Linnaeus will answer to Johannes BurmanísBurman, Johannes (1707-1779).
Dutch. Botanist, professor of medicine
in Amsterdam. Close friend of Linnaeus.
Correspondent of Linnaeus. letter dated 25 February 1760Letter L2680 in proper order since in his earlier letter, 15 January 1760Letter L2662 he had been hindered by many duties and wrote rather hastily.
Linnaeus began his public and private lectures in March and he continues every day. His private lectures are on insects, fishes and amphibians and in spring he will go on with botany when plants and flowers appear.
Linnaeus cannot manage to write about the lost Cape bulbs. He is sure that they are dead before he gets them.
Burmanís paper on Ferraria will be printed this summer in the Acta of the Royal Society of Sciences at Uppsala [Kungliga Vetenskaps-Societeten i UppsalaKungliga Vetenskaps-Societeten i
Uppsala, Swedish. The Royal
Society of Sciences at Uppsala was
founded in 1728. ;there was an intermission in the publishing of the Acta societatis regiae scientiarum Upsaliensis Acta societatis regiae
scientiarum Upsaliensis (Stockholm
1740-1751). from 1751 to 1772, and Burmanís paper was never published]. Linnaeus has thoroughly studied the flowers Burman sent. They are very similar to Sisyrinchium and therefore he did not dare to insert it into his Systema naturae, 10th editionLinnaeus, Carl Systema
naturae, 10th edition (Stockholm
1758-1759). Soulsby no. 58. . Then, however, after further deliberation, he is convinced that it is a separate species and he will insert it into the appendix of the third volume. There is also a Sisyrinchium palmae folio, unknown to Linnaeus. If Burman knows it Linnaeus asks him to tell if it belongs to Ferraria or to Sisyrinchium.
Linnaeus has long ago read Burmanís observations on Ferraria to the Royal Society of SciencesRoyal Society, London,
British. The Royal Society was founded
in Oxford in 1645 and sanctioned as a
royal society in 1662. .
The bulb with warty leaves did not flower. He asks Burman if there is a picture of it somewhere.
It will please Linnaeus very much to receive Burmanís son [Nicolaas Laurens BurmanBurman, Nicolaas Laurens
(1734-1793). Dutch. Professor of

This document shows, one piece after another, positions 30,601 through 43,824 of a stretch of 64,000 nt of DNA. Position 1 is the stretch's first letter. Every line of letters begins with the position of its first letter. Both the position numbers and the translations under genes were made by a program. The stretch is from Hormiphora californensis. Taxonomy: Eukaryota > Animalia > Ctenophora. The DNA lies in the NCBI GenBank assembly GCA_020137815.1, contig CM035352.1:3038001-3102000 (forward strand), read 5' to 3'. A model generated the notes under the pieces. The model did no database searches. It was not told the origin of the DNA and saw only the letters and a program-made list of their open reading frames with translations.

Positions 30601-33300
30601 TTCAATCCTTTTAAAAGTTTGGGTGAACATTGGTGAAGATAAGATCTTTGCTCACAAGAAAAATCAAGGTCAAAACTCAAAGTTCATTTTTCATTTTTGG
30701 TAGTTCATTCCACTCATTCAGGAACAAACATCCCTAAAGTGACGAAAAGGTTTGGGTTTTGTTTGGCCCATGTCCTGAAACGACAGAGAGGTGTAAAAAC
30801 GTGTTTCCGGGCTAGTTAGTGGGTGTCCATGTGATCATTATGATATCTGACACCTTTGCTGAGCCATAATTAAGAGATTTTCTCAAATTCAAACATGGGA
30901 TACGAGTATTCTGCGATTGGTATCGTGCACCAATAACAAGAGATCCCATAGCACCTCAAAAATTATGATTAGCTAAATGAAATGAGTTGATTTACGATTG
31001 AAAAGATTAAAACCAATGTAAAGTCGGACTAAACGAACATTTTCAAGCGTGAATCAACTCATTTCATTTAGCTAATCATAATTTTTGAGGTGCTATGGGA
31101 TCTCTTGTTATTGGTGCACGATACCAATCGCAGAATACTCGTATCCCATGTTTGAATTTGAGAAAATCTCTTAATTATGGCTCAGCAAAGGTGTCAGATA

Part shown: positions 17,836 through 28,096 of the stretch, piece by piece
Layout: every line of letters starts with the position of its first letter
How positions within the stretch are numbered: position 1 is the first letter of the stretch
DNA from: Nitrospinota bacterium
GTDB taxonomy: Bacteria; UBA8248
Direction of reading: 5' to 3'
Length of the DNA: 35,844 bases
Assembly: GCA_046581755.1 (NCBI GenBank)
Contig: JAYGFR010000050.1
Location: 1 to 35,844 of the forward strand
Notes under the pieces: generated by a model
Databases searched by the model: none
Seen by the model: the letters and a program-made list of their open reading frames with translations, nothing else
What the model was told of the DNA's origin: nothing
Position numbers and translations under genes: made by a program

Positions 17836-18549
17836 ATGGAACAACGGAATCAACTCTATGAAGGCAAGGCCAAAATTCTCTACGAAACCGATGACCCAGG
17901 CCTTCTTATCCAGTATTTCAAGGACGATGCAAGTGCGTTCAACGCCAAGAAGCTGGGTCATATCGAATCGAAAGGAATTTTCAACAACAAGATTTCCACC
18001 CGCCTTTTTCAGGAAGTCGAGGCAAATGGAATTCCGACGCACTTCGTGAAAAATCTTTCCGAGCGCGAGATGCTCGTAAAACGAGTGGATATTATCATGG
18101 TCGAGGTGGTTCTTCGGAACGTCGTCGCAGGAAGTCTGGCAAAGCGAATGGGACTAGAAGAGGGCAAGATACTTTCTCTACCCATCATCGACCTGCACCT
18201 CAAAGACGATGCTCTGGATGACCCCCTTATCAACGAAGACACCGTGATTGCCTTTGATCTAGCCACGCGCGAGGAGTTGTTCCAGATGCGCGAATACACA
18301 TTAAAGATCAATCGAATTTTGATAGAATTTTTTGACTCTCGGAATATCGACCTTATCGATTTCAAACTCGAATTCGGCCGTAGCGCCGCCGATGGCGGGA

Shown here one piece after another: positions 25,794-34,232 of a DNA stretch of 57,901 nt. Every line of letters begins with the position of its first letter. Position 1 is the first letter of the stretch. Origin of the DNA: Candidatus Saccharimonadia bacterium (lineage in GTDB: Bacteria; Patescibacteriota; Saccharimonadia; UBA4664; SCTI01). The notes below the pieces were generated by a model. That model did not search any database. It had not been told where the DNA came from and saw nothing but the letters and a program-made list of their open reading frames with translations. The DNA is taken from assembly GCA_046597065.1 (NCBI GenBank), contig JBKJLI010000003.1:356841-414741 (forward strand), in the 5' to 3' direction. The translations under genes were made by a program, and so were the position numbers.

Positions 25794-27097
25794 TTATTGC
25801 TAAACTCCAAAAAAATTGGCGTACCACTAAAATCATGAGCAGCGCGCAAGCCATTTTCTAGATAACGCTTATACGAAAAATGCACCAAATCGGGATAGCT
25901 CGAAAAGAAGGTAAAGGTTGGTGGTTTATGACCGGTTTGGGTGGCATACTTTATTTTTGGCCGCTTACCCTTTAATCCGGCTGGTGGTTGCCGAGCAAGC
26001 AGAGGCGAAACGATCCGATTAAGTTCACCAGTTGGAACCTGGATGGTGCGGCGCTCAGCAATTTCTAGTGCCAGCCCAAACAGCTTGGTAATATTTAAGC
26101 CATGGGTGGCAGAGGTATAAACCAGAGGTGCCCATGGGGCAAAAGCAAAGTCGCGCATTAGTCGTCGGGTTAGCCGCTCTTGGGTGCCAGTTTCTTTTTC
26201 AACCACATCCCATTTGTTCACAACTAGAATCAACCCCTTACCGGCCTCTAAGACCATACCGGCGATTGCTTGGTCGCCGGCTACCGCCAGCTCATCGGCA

botany. Linnaeusís pupil in Uppsala in
1760. Correspondent of Linnaeus. ]. Linnaeus will see to it that he will have a place to live and if he is easily satisfied it will not be expensive. Linnaeus will be pleased to be able to return all things that Burman has done for him. He also wishes that his son [Carl Linnaeus the YoungerLinnaeus the Younger, Carl
(1741-1783). Swedish. Botanist. Son of
Carl Linnaeus and Sara Elisabet Linnaea.
Brother of Elisabeth Christina, Louisa,
Sara Christina and Sophia Linnaea.
Attended his fatherís lectures, had
private tutors (Löfling, Rolander,
Solander and Falk, all Linnaeusís
students). Demonstrator of botany at
Uppsala. Succeeded his
] could visit Holland. Burman should not worry about his sonís Uppsala stay. Only the journey will be laborious. The sooner he arrives, the better.
Pharmacists are more prominent in Sweden than in Amsterdam but in Uppsala there are only two, living far from Linnaeusís house, and there is no possibility for accommodation. Linnaeus will, however, see to it that Burmanís son will have what he wants.
Linnaeus wants him to bring some tshoots and suckers of succulent plants: Aloe, Agave, Euphorbia, Cacalia, Ficus, and perhaps also some bulbs. Linnaeus does not have Erythronium.
Vitaliano DonatiísDonati, Vitaliano (1713-1763).
Italian. Professor of natural history,
Turin. Travelled in the Balkans and in
the Orient. Correspondent of Linnaeus. Flora [presumably Della storia naturale marina dellí AdriaticoDonati, Vitaliano Della
storia naturale marina dellí Adriatico
saggio giuntavi una lettera del Signor
L. Sesler intorno ad un nuovo genere di
piante terrestri (Venice 1750). ] has turned up in Alexandria due to Roqueís [Linnaeus means Bartolomo Giambattista RoncoRonco, Bartolomo Giambattista
Italian. ] incompetence.
It has been a very hard winter and it is still very cold.
If Burman has conchylia with uncertain names, his son can bring them and Linnaeus will add the names according to his system.
Burman need not mention Linnaeusís name in his preface. Linnaeus has not done anything other than can be expected of a friend. The third tome of Pehr KalmísKalm, Pehr (1716-1779).
Swedish. Botanist and traveller,
professor of natural history at
Åbo. Disciple of Linnaeus.
Travelled in North America 1748-1751.
Correspondent of Linnaeus. journey has been published, but in Swedish [Linnaeus refers to En resa til Norra AmericaKalm, Pehr En resa til Norra
America, på Kongl. Swenska
Wetenskaps Academiens befattning, och
publici kostnad, I-III (Stockholm
1753-1761). Soulsby no. 2586a. ].
Linnaeus gives Burmanís son his kindest regards.